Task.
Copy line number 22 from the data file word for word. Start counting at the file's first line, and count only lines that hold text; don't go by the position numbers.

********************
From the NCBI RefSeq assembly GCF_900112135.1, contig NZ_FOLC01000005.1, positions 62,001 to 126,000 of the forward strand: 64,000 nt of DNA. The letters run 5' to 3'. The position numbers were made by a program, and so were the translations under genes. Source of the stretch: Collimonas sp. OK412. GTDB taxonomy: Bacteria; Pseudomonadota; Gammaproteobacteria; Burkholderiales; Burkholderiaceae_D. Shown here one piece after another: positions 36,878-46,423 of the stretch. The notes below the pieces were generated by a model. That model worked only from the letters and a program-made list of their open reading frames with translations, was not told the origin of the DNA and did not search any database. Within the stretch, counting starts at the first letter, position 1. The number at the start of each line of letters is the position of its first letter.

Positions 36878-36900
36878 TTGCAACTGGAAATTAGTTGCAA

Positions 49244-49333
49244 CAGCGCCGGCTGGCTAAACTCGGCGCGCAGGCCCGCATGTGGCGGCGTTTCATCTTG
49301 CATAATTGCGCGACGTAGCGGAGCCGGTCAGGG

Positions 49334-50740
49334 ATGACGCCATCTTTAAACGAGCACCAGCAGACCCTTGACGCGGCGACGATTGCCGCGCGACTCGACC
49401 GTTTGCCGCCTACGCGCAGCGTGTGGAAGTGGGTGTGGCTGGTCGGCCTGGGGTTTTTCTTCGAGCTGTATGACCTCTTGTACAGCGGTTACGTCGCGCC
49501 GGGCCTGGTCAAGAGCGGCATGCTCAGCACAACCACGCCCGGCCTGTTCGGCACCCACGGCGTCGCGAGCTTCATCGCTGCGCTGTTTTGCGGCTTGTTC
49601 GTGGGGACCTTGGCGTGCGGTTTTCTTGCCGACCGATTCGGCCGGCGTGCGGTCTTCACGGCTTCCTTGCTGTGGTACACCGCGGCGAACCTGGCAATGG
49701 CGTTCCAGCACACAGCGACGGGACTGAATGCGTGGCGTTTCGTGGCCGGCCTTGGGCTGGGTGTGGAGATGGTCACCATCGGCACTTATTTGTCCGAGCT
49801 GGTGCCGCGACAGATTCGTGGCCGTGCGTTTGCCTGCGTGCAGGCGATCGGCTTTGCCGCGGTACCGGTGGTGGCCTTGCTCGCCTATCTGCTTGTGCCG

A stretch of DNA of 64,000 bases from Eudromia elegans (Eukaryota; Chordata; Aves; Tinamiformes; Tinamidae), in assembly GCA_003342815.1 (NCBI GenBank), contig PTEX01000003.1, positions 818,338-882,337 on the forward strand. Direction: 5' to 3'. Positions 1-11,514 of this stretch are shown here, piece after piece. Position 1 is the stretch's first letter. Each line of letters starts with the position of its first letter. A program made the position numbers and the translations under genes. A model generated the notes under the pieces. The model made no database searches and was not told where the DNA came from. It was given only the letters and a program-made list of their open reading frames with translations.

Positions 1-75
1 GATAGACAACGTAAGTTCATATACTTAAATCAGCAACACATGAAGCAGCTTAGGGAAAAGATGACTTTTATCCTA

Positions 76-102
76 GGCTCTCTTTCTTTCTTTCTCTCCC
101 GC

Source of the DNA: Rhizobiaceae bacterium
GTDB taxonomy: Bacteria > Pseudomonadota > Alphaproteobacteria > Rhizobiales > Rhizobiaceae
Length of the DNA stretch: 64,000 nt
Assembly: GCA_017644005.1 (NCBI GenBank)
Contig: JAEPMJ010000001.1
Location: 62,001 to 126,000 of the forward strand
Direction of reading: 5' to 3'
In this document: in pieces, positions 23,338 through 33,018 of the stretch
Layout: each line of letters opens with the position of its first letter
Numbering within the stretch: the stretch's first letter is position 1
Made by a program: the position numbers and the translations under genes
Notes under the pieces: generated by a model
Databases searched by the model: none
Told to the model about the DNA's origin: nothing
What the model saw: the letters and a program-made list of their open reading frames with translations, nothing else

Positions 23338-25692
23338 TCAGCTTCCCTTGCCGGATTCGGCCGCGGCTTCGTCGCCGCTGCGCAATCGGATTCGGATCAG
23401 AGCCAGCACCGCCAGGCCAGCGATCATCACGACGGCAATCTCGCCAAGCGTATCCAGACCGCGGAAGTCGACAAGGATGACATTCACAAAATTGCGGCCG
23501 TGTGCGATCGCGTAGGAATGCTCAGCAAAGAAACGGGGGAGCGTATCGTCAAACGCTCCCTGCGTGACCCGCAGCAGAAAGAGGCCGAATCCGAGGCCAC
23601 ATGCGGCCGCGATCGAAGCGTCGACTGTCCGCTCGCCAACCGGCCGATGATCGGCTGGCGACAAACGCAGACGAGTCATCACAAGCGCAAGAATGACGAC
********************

Length of the DNA stretch: 64,000 nt